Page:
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List of records digitized by NARA’s digitization partners now online!

by on April 19, 2010


In response to many researcher requests, we have added a list of the records digitized by our digitization partners, Ancestry.com and Footnote.com, to our web site.  The list is arranged in alpha-numeric order by NARA microfilm publication number.  You can re-sort the list by microform publication title, partner, or record group by clicking on the appropriate column headings. Clicking on the titles in the list will direct you to the web sites of our partners. 

 Our digitization partners, Ancestry.com and Footnote.com, have digitized selected NARA microfilm publications and original records and made them available on their web sites for a fee.  Each partner allows free searches of some or all index terms for each title. Access to the digitized records on Ancestry.com and Footnote.com is available free of charge in all NARA Research Rooms, including those in our regional archives and Presidential libraries.


Comments

Angela McGhie April 19, 2010 at 11:16 am

Thanks! We appreciate NARA responding to our requests for these links.

Marie V Melchiori, CG, CGL April 19, 2010 at 4:06 pm

Many thanks. This is an important link that will be helpful to all researchers. Thanks for listening to our requests.

ResearchBuzz » Morning Buzz — April 20, 2010 April 20, 2010 at 6:01 am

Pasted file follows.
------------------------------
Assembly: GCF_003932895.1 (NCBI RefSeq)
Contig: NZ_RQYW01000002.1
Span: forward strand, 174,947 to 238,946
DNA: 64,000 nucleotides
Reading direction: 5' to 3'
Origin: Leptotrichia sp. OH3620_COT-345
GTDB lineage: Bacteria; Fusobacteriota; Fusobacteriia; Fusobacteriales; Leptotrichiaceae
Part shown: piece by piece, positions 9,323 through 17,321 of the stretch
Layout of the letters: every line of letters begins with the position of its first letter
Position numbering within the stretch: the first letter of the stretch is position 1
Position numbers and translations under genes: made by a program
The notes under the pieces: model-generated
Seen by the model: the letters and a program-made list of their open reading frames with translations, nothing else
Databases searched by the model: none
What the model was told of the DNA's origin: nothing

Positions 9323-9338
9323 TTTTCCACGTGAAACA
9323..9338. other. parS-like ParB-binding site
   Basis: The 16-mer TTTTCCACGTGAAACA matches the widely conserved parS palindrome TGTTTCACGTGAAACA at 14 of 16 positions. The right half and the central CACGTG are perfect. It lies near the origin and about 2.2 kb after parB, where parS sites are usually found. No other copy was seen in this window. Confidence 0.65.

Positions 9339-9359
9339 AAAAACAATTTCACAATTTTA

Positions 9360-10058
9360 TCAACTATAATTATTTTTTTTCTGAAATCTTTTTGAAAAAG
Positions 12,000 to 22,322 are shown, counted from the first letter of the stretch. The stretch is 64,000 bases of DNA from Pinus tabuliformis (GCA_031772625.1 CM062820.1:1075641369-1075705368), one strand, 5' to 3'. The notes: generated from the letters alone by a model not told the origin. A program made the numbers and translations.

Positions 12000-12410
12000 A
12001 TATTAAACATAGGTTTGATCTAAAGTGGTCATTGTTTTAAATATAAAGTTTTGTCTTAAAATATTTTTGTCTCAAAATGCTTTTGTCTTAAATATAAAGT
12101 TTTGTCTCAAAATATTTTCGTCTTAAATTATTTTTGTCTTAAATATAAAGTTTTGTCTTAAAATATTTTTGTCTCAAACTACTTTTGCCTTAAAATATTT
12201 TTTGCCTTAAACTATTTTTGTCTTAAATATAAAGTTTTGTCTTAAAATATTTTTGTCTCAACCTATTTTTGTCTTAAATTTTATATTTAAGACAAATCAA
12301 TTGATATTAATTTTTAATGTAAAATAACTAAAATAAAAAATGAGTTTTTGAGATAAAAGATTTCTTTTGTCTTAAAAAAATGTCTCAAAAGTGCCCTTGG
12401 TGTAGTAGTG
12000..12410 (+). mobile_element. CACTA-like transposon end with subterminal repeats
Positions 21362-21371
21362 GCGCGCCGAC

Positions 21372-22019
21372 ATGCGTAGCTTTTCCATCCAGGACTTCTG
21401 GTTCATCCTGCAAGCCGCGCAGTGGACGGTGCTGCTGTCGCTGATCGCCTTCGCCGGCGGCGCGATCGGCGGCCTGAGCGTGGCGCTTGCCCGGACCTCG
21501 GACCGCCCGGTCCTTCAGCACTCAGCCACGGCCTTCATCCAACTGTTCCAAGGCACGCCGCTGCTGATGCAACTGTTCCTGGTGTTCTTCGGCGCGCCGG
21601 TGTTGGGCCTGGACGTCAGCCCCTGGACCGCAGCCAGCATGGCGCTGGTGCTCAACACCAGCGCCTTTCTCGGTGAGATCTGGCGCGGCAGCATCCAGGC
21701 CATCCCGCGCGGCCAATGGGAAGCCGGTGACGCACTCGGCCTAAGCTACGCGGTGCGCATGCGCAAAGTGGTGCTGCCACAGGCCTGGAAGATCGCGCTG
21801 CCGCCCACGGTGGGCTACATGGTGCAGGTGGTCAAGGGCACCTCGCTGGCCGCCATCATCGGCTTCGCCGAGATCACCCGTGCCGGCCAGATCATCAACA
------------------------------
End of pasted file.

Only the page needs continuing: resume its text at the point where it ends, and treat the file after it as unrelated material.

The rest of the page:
[...] NARA! The agency has now published a list of records digitized by digitization partners Ancestry.com and Footnote.com . ‘Bout time. [...]

Rebecca April 20, 2010 at 8:58 am

Angela and Marie – Thanks to you and others for requesting the list. I think it will be a useful resource for researchers.

- Rebecca

Claire Bettag April 20, 2010 at 9:52 am

Thank you! Thank you! thank you! I quick question…When I click on the link given in the blog I go to the list. At the top of the page the “path” shows NARA home leading directly to the digitization info. But when I go to the home, I do not see it anywhere. What am I doing wrong?
Claire

Rebecca April 20, 2010 at 12:04 pm

Claire – The link in the blog post will take you directly to the page containing the list (depending on your monitor you may need to scroll down a little to see the list). You can also find links to the list elsewhere on Archives.gov. If you go to the Archives.gov home page you can enter “digitization” in the search box on the top right corner of the home page. Click on the first link in the results list – Digitization at the National Archives. From this page there is link to the list. We have also added links to the list on the main research page (towards the bottom of the page), under the online research tools and aids page, and under the What’s New section on the main genealogy page.